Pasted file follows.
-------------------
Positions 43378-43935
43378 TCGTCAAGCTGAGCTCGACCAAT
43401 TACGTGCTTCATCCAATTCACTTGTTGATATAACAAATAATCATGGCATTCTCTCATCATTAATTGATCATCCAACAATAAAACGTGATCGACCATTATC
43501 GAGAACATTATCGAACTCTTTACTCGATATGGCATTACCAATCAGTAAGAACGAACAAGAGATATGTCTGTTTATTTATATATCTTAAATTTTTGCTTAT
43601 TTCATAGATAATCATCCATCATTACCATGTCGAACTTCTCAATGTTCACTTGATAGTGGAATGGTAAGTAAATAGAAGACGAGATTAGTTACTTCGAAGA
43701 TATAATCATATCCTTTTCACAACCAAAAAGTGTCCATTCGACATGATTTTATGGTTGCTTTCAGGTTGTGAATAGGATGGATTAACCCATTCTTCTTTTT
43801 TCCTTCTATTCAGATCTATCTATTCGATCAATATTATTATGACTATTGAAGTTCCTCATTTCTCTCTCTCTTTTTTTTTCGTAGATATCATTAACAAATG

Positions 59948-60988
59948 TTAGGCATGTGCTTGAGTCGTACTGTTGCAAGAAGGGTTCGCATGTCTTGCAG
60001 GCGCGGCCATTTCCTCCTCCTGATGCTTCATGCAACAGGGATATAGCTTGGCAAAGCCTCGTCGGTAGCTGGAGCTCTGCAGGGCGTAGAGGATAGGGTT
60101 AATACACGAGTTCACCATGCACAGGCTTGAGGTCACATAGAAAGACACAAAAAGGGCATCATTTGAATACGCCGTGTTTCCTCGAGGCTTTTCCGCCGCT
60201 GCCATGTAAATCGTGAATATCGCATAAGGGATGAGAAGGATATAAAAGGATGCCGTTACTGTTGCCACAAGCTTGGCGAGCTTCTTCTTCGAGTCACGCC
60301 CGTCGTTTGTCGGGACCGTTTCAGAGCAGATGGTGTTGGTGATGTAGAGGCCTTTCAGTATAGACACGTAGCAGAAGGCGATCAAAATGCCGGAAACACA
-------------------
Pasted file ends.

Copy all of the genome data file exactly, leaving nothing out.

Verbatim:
Positions 43378-43935
43378 TCGTCAAGCTGAGCTCGACCAAT
43401 TACGTGCTTCATCCAATTCACTTGTTGATATAACAAATAATCATGGCATTCTCTCATCATTAATTGATCATCCAACAATAAAACGTGATCGACCATTATC
43501 GAGAACATTATCGAACTCTTTACTCGATATGGCATTACCAATCAGTAAGAACGAACAAGAGATATGTCTGTTTATTTATATATCTTAAATTTTTGCTTAT
43601 TTCATAGATAATCATCCATCATTACCATGTCGAACTTCTCAATGTTCACTTGATAGTGGAATGGTAAGTAAATAGAAGACGAGATTAGTTACTTCGAAGA
43701 TATAATCATATCCTTTTCACAACCAAAAAGTGTCCATTCGACATGATTTTATGGTTGCTTTCAGGTTGTGAATAGGATGGATTAACCCATTCTTCTTTTT
43801 TCCTTCTATTCAGATCTATCTATTCGATCAATATTATTATGACTATTGAAGTTCCTCATTTCTCTCTCTCTTTTTTTTTCGTAGATATCATTAACAAATG

Positions 59948-60988
59948 TTAGGCATGTGCTTGAGTCGTACTGTTGCAAGAAGGGTTCGCATGTCTTGCAG
60001 GCGCGGCCATTTCCTCCTCCTGATGCTTCATGCAACAGGGATATAGCTTGGCAAAGCCTCGTCGGTAGCTGGAGCTCTGCAGGGCGTAGAGGATAGGGTT
60101 AATACACGAGTTCACCATGCACAGGCTTGAGGTCACATAGAAAGACACAAAAAGGGCATCATTTGAATACGCCGTGTTTCCTCGAGGCTTTTCCGCCGCT
60201 GCCATGTAAATCGTGAATATCGCATAAGGGATGAGAAGGATATAAAAGGATGCCGTTACTGTTGCCACAAGCTTGGCGAGCTTCTTCTTCGAGTCACGCC
60301 CGTCGTTTGTCGGGACCGTTTCAGAGCAGATGGTGTTGGTGATGTAGAGGCCTTTCAGTATAGACACGTAGCAGAAGGCGATCAAAATGCCGGAAACACA